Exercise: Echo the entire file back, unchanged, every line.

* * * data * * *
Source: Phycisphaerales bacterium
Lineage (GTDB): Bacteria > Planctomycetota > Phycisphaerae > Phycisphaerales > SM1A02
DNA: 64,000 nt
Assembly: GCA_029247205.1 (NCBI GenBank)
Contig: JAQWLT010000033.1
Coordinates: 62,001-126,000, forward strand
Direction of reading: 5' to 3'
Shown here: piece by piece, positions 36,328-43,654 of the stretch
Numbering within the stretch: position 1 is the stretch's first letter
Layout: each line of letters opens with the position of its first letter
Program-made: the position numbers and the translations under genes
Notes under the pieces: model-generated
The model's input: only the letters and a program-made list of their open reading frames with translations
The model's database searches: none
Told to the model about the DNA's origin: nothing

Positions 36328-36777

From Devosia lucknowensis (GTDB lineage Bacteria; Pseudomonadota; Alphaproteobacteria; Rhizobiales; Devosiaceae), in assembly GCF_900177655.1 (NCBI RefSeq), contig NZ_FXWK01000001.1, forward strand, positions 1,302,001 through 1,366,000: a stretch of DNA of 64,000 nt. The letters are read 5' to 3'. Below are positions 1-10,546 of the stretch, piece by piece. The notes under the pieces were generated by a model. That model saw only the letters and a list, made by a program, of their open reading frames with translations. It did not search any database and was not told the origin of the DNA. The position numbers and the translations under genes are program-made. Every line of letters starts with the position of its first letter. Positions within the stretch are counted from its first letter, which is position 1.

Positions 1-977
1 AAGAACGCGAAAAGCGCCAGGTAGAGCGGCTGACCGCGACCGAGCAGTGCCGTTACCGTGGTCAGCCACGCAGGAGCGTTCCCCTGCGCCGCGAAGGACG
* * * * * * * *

Source: Phycisphaerales bacterium
Lineage (GTDB): Bacteria > Planctomycetota > Phycisphaerae > Phycisphaerales > SM1A02
DNA: 64,000 nt
Assembly: GCA_029247205.1 (NCBI GenBank)
Contig: JAQWLT010000033.1
Coordinates: 62,001-126,000, forward strand
Direction of reading: 5' to 3'
Shown here: piece by piece, positions 36,328-43,654 of the stretch
Numbering within the stretch: position 1 is the stretch's first letter
Layout: each line of letters opens with the position of its first letter
Program-made: the position numbers and the translations under genes
Notes under the pieces: model-generated
The model's input: only the letters and a program-made list of their open reading frames with translations
The model's database searches: none
Told to the model about the DNA's origin: nothing

Positions 36328-36777

From Devosia lucknowensis (GTDB lineage Bacteria; Pseudomonadota; Alphaproteobacteria; Rhizobiales; Devosiaceae), in assembly GCF_900177655.1 (NCBI RefSeq), contig NZ_FXWK01000001.1, forward strand, positions 1,302,001 through 1,366,000: a stretch of DNA of 64,000 nt. The letters are read 5' to 3'. Below are positions 1-10,546 of the stretch, piece by piece. The notes under the pieces were generated by a model. That model saw only the letters and a list, made by a program, of their open reading frames with translations. It did not search any database and was not told the origin of the DNA. The position numbers and the translations under genes are program-made. Every line of letters starts with the position of its first letter. Positions within the stretch are counted from its first letter, which is position 1.

Positions 1-977
1 AAGAACGCGAAAAGCGCCAGGTAGAGCGGCTGACCGCGACCGAGCAGTGCCGTTACCGTGGTCAGCCACGCAGGAGCGTTCCCCTGCGCCGCGAAGGACG